When the signage on the Fulton Mall was replaced, Gallatin Place was apparently promoted to Street.
By the time my parents started bringing me around to A&S in the 1960s for jackets, shirts and pants (their other supplier was Robert Hall, which was in Bay Ridge) its competitors such as Oppenheim Collins, Loeser’s and Namm’s had vanished from the scene, with discounters like Marshall’s taking over. I still think of the store as Abraham and Straus, even though the rapacious Macy’s (the World’s Biggest Store) took over its amalgamation of buildings at Fulton and Bridge Streets in 1995.
One of Fulton’s grandest old piles is the Offerman Building, which can be seen dramatically from Hoyt Street, a Romanesque Revival built in 1891 (this was home to Marshall’s for many years). In its classic era, it housed the Wechsler Brothers Department store, named for the former partners of Abraham Abraham, who founded A&S.
Yet one more signage error at Fulton Mall: HOYT Street in all caps, with “St.” in lowercase. The whole point of the Federal directive was to make street signs more readable by setting them in lower case type, so what they did here was replace capitals with capitals in a different font.
At Duffield Street, a store called Brooklyn USA sports a sign with lettering remarkably like the “Brooklyn” script on the old Brooklyn Dodgers road uniforms. Surprising, since the Dodgers have been pettily litigious about their logo over the years, suing a Bay Ridge tavern called the Brooklyn Dodger into changing its name to the Salty Dog.
Duffield Street has been given the sobriquet “Abolitionist Place” as a number of 18th Century dwellings along its length are thought to have been staging areas for the Underground Railroad, in which escaped slaves from the South were given passage to free states. The houses were to be razed under eminent domain, but were saved by a public outcry.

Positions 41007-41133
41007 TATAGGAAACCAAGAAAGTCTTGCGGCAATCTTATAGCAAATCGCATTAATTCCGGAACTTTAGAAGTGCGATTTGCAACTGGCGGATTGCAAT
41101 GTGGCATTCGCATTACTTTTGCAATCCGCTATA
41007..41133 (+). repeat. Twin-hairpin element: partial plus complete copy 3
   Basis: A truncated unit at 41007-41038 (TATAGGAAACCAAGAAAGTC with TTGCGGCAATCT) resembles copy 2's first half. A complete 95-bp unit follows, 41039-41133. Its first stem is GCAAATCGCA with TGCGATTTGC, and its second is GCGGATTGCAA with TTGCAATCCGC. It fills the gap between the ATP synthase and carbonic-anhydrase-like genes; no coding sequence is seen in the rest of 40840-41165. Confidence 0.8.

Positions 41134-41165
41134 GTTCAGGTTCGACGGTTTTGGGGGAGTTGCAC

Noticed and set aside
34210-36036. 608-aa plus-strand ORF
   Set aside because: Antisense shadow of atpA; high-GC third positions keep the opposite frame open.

Right: large store signs, Fulton Mall at Albee Square East
Though Gold Street has been confusingly called “Albee Square West” for a few decades, the actual “Albee Square” was historically a triangle formed by Fulton and Bond Streets and DeKalb Avenue. The first address on DeKalb for much of the 20th Century was the Albee Square Theater, named for Edward Franklin Albee, who partnered with B.F. Keith in a series of vaudeville theatres. The theater opened in 1925 and featured stage shows (at first) and first-run films until the mid-1970s. It was razed in 1978 with the Albee Square Mall, the centerpiece of the new Fulton Mall project, rising in its place. The mall, in turn, succumbed in the early 2000s, and the new City Point commercial/residential building is rising in its place.
The domed Dime Savings Bank, now a Chase branch, is a seemingly indestructible Albee Square feature, as is Junior’s Restaurant, directly in back of it at the Flatbush Avenue Extension. The new Albee Square Park is an unappetizing mix of grassy patches, concrete steps, metal tables and chairs that stay put via the honor system, and metallic subway grates.